During a special meeting today in Singapore, the ICANN board of directors approved a plan to dramatically increase the number of Internet domain name suffixes (e.g., .com, .net, .org) -- called generic top-level domains (gTLDs) -- from the current set of 22 to a nearly unlimited range. The change opens the field for domain personalization by digital marketers and finally paves the way for domain names in new languages and scripts.

"Today's decision will usher in a new internet age," said Peter Dengate Thrush, ICANN board chairman. "We have provided a platform for the next generation of creativity and inspiration. Unless there is a good reason to restrain it, innovation should be allowed to run free."

Mutli-year Process Comes to a Close 

The decision to proceed with the gTLD program follows much discussion and debate with the Internet community, business groups and governments.

The Applicant Guidebook, provided by ICANN, is a rulebook explaining how to apply for a new gTLD. It went through seven iterations, incorporating public feedback and hundreds of comments. ICANN representatives emphasize that much effort was made to address the concerns and interests of the many peoples effected by the change.

The ICANN board voting June 20, 2011 in Singapore

Innovation, Confusion and Risks

Setting domain name innovation free brings new costs. Concerns have been raised about new forms of phishing, as the change brings potential for a large expansion in the number of domain names tied to a specific brand (e.g., your bank). This will require new strategies for identifying authentic domains vs. malevolent but similar domains designed to illegally harvest security credentials from unsuspecting visitors. This may lead companies to the point of registering their own gTLD (e.g., .ford, .oracle, .google, etc.).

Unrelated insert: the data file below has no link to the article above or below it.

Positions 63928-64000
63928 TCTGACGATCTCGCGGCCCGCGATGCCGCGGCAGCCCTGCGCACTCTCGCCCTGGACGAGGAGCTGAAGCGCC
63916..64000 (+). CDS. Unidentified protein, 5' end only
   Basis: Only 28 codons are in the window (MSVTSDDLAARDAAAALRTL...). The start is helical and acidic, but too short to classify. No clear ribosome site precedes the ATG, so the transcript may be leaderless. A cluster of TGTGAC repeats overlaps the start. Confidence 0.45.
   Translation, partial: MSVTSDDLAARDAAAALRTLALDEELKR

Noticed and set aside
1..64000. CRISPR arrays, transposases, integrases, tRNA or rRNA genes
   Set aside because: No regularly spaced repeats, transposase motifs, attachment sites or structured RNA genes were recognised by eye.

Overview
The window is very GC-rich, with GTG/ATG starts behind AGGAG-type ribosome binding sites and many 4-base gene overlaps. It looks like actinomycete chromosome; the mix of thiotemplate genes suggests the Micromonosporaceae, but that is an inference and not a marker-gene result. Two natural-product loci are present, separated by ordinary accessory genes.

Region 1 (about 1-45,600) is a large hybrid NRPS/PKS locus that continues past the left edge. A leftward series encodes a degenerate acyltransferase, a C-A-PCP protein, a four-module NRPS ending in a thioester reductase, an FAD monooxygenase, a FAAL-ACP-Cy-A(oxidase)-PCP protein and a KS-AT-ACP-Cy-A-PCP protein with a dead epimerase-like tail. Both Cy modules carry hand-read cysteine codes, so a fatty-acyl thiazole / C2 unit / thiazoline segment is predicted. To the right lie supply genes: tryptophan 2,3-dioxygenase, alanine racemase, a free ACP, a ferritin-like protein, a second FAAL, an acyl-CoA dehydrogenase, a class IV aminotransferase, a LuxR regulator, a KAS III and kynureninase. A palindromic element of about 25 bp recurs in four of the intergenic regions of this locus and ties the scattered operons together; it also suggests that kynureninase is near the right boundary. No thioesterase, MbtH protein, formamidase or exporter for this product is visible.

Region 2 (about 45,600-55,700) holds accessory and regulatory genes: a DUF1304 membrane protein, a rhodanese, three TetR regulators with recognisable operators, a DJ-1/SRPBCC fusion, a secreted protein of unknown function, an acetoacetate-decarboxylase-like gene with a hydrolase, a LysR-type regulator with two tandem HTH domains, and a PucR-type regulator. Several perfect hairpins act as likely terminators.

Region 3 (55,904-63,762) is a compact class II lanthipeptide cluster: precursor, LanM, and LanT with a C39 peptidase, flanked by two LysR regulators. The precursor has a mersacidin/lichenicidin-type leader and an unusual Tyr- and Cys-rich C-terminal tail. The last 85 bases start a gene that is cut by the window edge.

Marketers will need to make decisions about how many domains to purchase, in order to defend their brand, maximize awareness and protect their customers from potential phishing attempts.

Related Reading: Transitioning to IPv6: What Your Marketing Department Needs to Know

26 Year Old Grows New Legs

The domain naming system dates back to the 1980's, with the first ".com" domain being registered in 1985. According to wikipedia, by 1992 there were only 15,000 domains registered. In December 2010 more then 192 million were on the books, with the largest fraction utilizing the .com gTLD.

Applications for new Generic Top Level Domain suffixes will be accepted for a 90-day period starting on January 12, 2012. Applications can be for suffixes using nearly any word in any language, including Arabic, Chinese or other scripts. The filing fee will cost you only US$ 185,000.